Still no Senate plan for farm bill conference | TheFencePost.com

Still no Senate plan for farm bill conference

-The Hagstrom Report

The Senate left for the weekend with no plan reported yet to go to conference on the farm bill.

The Senate Republican leadership announced late Thursday that the Senate will reconvene on Monday at 3 p.m. and at 5:30 p.m. and will proceed to vote on the nomination of Robert Wilkie to be secretary of Veterans Affairs.

The Senate is also expected Monday to begin debate on a package of appropriations bills including the fiscal year 2019 Agriculture appropriations bill.

But the leadership did not say anything about taking action on the farm bill conference next week.

The House has passed a motion to proceed with the conference and appoint conferees, but the Senate needs to pass a similar motion and appoint its conferees before the conference can begin.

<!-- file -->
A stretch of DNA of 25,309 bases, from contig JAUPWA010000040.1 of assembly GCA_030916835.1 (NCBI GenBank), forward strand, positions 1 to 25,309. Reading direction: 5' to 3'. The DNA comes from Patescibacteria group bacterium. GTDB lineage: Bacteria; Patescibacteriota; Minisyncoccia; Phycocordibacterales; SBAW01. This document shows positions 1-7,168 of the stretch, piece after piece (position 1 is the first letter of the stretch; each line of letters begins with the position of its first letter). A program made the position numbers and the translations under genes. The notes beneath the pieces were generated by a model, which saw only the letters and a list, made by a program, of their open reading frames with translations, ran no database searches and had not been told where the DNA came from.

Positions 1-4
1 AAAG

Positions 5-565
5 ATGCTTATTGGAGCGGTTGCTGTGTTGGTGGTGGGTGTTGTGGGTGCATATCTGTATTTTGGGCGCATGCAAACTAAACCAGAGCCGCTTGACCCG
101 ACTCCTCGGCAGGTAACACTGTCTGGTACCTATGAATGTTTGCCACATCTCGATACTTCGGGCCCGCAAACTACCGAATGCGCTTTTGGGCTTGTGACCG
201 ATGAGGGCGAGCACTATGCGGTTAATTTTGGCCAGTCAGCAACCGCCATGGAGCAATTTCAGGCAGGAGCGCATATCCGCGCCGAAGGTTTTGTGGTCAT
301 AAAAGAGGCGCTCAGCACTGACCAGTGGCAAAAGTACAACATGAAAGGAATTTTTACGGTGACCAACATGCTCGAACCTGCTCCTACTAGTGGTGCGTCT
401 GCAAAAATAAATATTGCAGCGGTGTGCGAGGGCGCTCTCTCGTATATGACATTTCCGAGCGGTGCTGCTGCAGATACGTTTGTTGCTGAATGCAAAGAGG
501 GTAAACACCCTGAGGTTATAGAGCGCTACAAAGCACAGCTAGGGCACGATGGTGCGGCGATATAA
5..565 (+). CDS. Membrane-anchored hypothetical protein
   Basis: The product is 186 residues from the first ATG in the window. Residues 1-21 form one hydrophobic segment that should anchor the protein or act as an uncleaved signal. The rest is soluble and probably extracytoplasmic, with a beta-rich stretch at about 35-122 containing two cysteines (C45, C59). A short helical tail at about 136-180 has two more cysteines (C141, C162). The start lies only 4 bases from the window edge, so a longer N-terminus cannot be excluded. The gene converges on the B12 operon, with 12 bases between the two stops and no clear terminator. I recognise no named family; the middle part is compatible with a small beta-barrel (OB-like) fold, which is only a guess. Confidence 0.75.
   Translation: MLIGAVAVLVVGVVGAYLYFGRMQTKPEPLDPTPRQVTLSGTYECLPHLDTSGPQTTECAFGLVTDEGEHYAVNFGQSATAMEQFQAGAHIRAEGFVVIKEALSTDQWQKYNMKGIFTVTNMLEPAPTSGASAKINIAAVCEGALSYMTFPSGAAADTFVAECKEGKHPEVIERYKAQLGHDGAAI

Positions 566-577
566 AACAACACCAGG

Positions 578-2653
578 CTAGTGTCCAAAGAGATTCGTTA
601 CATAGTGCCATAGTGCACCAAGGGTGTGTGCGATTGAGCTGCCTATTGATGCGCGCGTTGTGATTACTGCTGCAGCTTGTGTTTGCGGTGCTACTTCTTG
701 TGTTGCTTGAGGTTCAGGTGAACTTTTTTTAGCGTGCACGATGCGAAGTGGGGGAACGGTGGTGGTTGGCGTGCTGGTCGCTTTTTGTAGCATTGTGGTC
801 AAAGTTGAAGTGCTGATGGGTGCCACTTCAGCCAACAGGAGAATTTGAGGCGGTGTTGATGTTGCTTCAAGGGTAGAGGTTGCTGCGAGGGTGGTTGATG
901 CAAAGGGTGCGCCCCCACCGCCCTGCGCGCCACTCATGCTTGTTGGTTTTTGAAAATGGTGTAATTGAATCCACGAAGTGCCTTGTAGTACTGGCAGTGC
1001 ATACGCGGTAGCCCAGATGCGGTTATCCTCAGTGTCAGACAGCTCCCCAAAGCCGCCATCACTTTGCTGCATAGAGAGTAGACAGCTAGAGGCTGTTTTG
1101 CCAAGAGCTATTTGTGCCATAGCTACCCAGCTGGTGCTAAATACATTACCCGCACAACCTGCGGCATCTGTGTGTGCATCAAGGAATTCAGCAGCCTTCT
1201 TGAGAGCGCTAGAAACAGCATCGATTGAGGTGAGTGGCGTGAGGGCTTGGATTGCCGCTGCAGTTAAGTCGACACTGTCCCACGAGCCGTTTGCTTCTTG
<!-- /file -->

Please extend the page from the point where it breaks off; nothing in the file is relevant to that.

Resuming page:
The lack of a Senate announcement makes it unlikely there will be a meeting of House and Senate conferees before the House leaves at the end of next week for its August recess, not returning until after Labor Day.

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There was renewed speculation Thursday and Friday that the House and Senate will be unable to finish the farm bill and send it to President Donald Trump before Sept. 30 when the current farm bill expires.

Under the latest round of speculation, the best bet for finishing the bill this year will be in the lame duck session after the mid-term elections in November.

One Senate aide said that in addition to the conflict over work requirements in Supplemental Nutrition Assistance Program, the differences between the House and Senate bills over payment limits may also prove difficult to compromise. The House bill eases payment limits while the Senate bill would impose tougher payment limits.

A prominent agriculture lobbyist said that congress may be able to avoid passing an extension if the bill is finished before the end of the calendar year. But that lobbyist did not speak to the issue of programs that are expiring Sept. 30 but would be extended by the new bill.